Will Yager will.yager at gmail.com
Wed Feb 15 18:03:38 UTC 2017

```Given

StateT mf <*> StateT mx

mf :: s -> m (a -> b, s)

mx :: s -> m (a, s)

We have (s :: s) in scope. We can apply mf to s no problem. Now what do we do with mx? We also need to give it (_ :: s). We could give it the same s we gave mf, but that would be wrong. It would ignore any state changes in mf.

So the correct option is to use the s value returned by mf. But there's no way to get it out of the monad. You could use the functor properties of m to get

fmap (\(s, f) -> fmap (\(s, a) -> (s, f a)) (mx s)) (mf s)

Which has type

m (m (s, b))

So you still need a monadic join to get the desired result.

The applicative instance doesn't really help as far as I can tell because it doesn't let you do anything to things of the form

x -> m y

Which is what StateT is made of.

Will

> On Feb 15, 2017, at 11:01 AM, Laurent Christophe <lachrist at vub.ac.be> wrote:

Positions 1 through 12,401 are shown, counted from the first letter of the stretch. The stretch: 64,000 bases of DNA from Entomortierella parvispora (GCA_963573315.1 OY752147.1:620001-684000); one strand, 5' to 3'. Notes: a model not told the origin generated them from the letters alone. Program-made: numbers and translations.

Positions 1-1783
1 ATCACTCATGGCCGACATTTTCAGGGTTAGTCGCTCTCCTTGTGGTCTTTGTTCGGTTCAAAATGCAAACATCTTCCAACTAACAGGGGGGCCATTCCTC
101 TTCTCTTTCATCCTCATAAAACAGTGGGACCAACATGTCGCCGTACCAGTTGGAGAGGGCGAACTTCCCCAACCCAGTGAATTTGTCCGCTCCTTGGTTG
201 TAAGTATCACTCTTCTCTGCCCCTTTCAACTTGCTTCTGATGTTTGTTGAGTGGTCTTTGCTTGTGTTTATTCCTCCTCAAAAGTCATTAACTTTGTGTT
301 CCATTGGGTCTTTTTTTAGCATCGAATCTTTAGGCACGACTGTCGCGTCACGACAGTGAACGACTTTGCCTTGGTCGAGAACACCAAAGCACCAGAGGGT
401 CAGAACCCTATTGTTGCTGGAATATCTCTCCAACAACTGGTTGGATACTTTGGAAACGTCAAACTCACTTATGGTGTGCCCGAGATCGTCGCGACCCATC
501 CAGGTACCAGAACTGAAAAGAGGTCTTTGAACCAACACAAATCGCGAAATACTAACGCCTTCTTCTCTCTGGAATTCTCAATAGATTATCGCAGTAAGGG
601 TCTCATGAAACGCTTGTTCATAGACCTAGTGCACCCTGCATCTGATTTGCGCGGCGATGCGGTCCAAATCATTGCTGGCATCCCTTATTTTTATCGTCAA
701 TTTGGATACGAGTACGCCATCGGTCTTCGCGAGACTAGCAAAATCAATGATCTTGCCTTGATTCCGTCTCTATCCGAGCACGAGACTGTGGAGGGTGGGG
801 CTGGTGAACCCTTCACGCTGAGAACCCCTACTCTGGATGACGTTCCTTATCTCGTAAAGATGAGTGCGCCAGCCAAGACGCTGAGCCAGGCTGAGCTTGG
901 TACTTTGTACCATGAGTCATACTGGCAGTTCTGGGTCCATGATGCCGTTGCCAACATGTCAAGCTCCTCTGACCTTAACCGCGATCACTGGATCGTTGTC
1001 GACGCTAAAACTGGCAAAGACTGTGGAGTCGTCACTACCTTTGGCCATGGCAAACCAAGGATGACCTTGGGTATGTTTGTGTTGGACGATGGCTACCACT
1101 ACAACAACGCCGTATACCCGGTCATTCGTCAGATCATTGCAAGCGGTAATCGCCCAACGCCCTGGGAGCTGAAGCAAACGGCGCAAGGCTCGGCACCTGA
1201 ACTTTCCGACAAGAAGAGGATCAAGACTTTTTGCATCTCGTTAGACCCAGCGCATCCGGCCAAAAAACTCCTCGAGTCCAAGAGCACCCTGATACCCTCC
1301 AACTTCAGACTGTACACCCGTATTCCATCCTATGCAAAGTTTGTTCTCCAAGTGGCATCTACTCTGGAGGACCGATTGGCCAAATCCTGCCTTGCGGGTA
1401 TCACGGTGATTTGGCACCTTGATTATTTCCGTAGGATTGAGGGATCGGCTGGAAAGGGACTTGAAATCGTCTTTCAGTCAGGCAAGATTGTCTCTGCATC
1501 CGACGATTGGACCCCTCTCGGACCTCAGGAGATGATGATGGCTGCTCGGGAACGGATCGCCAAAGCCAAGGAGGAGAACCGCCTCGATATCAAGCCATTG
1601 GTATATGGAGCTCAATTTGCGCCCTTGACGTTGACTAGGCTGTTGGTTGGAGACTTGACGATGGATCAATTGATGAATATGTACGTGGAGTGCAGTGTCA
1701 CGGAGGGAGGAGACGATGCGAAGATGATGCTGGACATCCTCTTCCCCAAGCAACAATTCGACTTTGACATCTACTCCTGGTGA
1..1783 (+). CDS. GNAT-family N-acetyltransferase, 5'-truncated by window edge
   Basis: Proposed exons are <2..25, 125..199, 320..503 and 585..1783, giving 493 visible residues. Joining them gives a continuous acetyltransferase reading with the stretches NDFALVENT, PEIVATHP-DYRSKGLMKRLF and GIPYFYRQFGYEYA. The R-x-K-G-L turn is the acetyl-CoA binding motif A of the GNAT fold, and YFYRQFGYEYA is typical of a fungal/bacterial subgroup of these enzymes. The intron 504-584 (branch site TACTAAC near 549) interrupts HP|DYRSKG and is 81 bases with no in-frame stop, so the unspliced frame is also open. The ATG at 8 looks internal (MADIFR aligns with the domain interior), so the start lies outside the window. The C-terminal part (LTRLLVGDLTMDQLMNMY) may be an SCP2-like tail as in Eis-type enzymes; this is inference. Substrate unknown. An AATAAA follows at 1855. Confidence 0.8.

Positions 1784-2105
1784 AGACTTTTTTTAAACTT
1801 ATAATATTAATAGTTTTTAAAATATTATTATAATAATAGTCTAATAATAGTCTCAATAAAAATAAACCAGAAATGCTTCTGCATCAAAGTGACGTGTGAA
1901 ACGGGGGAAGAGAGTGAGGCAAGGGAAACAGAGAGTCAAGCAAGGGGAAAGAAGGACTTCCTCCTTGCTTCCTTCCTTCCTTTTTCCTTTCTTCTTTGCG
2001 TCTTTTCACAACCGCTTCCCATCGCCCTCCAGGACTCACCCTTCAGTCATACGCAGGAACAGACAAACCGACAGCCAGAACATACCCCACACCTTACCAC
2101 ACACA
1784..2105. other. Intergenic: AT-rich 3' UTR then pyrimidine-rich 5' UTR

>
> Hi guys, the way `StateT` are implemented as `Applicative` have been buggling my mind for some time.
>
> instance (Functor m, Monad m) => Applicative (StateT s m) where
>     pure a = StateT \$ \ s -> return (a, s)
>     StateT mf <*> StateT mx = StateT \$ \ s -> do
>         (f, s') <- mf s
>         (x, s'') <- mx s'
>         return (f x, s'')
>
> Using dependant monadic computations, this implementation cannot be expressed in term of applicative.
> This explains why we cannot have `instance (Applicative m) => Applicative (State s m)`.
> However using real monadic style computations for implementing `<*>` buggles my mind.
> Moreover `liftA2 (<*>)` can be used to generically compose applicative functors so why monads are needed?
>
> Any inputs would be greatly appreciated!
>
> Cheers,
> Laurent
> _______________________________________________